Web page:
A note from Karen Attiah, Global Opinions editor :
I received this column from Jamal Khashoggi’s translator and assistant the day after Jamal was reported missing in Istanbul. The Post held off publishing it because we hoped Jamal would come back to us so that he and I could edit it together. Now I have to accept: That is not going to happen. This is the last piece of his I will edit for The Post. This column perfectly captures his commitment and passion for freedom in the Arab world. A freedom he apparently gave his life for. I will be forever grateful he chose The Post as his final journalistic home one year ago and gave us the chance to work together.
→ The Washington Post
And he thinks: Can I possibly work for such a regime, and still look at myself in the mirror each morning?
Which is the question that we, as a nation, must ask ourselves now. Even if we still needed Saudi Arabia’s oil, which we do not; even if Saudi Arabia was a strong and principled ally in the region, which it is not; even if it helped push the Palestinians toward peace, or kept its promises in Yemen, or bought the weapons that Trump thinks it is going to buy. . . . No matter what Saudi Arabia offered, could its supposed friendship be worth shrugging off the ensnaring and killing of a critic whose only offense was to tell the truth?
Is that the country we want to be?
→ The Washington Post
Downing Street confirmed it was looking at individuals who were still in the UK and holding tier 1 visas, which allow anyone who invests more than £2m in the British economy to stay for 40 months.
‘Cause it never seemed so :
Responding to the reports on the delay with Abramovich’s visa, the Kremlin claimed that Russian businesses often encountered “unfair and unfriendly” actions when applying to come to the UK.
Those “people” applying for a tier 1 visa are so entangled with the Russian “government” :
But Theresa May’s official spokesman said: “The prime minister has been absolutely clear that our argument is not with the Russian people, our dispute is with the Russian government.”
Would we really rather lock up people than lock up guns? And is all that supposed to be facilitated with an ethic of mass mutual suspicion? Perhaps the next move of America’s gun promoters will be to place the blame on some other group of people with backgrounds and beliefs that the majority finds jarring. Will they keep drawing the circle of the good with an ever smaller circumference, until it resembles nothing so much as an armed camp, packed with guns? President Trump might call that a great and safe community. And whom will he blame then?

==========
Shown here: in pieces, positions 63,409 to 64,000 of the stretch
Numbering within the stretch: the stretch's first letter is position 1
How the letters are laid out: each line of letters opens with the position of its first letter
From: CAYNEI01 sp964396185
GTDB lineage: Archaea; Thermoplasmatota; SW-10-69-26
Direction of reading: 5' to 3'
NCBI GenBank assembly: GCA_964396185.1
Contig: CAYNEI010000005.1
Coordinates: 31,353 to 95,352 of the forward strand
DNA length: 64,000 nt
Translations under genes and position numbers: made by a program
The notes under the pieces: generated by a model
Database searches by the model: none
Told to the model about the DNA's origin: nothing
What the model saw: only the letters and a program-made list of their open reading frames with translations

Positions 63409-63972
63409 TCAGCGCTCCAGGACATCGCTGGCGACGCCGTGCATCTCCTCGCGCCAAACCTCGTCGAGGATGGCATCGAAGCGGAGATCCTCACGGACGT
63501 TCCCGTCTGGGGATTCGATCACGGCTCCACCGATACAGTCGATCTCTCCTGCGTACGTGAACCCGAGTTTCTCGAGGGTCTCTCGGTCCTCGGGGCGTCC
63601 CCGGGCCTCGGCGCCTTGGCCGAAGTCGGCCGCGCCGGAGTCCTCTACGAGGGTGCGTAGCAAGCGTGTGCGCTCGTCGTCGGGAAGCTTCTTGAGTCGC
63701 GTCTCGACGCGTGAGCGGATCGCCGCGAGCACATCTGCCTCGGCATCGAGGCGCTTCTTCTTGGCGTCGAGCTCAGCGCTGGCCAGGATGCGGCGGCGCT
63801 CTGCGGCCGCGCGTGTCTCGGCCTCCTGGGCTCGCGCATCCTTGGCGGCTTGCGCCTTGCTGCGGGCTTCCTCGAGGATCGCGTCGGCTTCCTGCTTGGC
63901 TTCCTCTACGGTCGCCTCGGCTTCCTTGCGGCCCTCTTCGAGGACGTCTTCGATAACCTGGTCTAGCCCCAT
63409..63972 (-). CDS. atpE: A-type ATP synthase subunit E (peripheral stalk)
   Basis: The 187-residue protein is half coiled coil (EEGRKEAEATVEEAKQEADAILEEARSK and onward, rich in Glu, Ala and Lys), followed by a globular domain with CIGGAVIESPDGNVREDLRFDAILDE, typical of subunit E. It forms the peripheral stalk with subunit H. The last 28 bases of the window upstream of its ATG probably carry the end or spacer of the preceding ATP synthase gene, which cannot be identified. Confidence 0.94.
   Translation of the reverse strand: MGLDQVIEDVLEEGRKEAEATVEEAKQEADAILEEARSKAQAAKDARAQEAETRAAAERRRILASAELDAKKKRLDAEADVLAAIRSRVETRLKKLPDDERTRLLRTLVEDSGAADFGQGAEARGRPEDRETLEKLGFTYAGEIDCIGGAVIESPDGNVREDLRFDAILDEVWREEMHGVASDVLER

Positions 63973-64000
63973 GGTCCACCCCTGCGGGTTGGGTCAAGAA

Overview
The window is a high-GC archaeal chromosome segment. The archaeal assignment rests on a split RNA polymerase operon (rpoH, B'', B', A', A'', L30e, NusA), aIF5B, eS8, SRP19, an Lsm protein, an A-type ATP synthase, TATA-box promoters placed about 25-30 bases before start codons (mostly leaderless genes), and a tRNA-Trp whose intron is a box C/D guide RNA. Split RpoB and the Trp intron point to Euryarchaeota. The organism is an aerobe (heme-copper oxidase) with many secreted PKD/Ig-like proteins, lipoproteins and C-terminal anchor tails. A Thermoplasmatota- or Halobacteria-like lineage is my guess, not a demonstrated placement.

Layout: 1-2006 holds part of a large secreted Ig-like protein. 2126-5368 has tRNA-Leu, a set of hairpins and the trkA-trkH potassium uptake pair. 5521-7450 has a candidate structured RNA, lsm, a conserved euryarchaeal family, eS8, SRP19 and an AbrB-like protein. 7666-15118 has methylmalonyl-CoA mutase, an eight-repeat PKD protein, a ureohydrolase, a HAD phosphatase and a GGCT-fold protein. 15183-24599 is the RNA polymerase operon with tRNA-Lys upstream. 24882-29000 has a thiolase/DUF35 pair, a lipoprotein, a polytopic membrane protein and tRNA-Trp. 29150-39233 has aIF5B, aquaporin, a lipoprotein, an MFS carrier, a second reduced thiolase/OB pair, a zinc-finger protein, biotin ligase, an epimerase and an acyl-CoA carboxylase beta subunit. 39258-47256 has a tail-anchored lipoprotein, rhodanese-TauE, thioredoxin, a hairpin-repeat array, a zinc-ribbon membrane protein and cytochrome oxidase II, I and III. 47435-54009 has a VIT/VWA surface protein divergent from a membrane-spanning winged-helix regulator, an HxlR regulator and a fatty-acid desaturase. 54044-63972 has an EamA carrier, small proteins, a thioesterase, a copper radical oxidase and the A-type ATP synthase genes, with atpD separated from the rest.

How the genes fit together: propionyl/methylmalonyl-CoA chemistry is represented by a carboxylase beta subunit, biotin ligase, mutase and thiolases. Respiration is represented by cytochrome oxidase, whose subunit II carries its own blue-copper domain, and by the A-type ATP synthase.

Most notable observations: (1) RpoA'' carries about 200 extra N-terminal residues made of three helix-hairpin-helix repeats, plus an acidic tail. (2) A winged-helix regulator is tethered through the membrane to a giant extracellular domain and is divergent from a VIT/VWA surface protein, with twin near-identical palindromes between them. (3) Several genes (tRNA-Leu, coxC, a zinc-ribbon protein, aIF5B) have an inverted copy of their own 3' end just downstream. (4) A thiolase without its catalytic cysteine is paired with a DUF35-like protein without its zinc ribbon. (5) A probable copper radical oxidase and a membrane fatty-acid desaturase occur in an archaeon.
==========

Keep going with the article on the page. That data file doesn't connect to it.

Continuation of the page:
→ The New Yorker
The Presidential order that Donald Trump signed on Friday barring all refugees and citizens from seven Muslim countries from travel to the United States was reviewed by virtually no one. The State Department did not help craft it, nor the Defense Department, nor Justice. Trump’s Secretary of Homeland Security, John Kelly, “saw the final details shortly before the order was finalized,” CNN reported. Early Saturday morning, there were reports that two Iraqi refugees had been detained upon their arrival at John F. Kennedy Airport. When a lawyer for the men asked an official to whom he needed to speak to fix the situation, the official said, “Ask Mr. Trump.” This sounded like a sign of straight goonery and incipient authoritarianism; maybe it was. But it also may have been the only reasonable answer. Few people understood what was going on.
→ The New Yorker
President Jimmy Carter’s national-security adviser, Zbigniew Brzezinski, was asleep in Washington, D.C., when the phone rang. His military aide, General William Odom, was calling to inform him that two hundred and twenty missiles launched from Soviet submarines were heading toward the United States. Brzezinski told Odom to get confirmation of the attack. A retaliatory strike would have to be ordered quickly; Washington might be destroyed within minutes. Odom called back and offered a correction: twenty-two hundred Soviet missiles had been launched.
Brzezinski decided not to wake up his wife, preferring that she die in her sleep. As he prepared to call Carter and recommend an American counterattack, the phone rang for a third time. Odom apologized—it was a false alarm. An investigation later found that a defective computer chip in a communications device at NORAD headquarters had generated the erroneous warning. The chip cost forty-six cents.
→ The New Yorker
The Maxforce concluded that Ireland allowed Apple to create stateless entities that effectively let it decide how much — or how little — tax it pays. The investigators say the company channeled profits from dozens of countries through two Ireland-based units. In a system at least tacitly endorsed by Irish authorities, earnings were split, with the vast majority attributed to a “head office” with no employees and no specific home base — and therefore liable to no tax on any profits from sales outside Ireland. The U.S., meanwhile, didn’t tax the units because they’re incorporated in Ireland.
Interesting detail about the secrecy surrounding the process of collecting such documents :
Three weeks after the Senate hearing, Lienemeyer’s team asked Ireland for details of Apple’s tax situation. The Irish tax authorities soon dispatched a representative carrying a briefcase filled with a bundle of bound pages. The Irish could have simply sent the material via e-mail, but they were cautious about sharing taxpayer’s information with the EU and have a ground rule to avoid leaks: never send such documents electronically.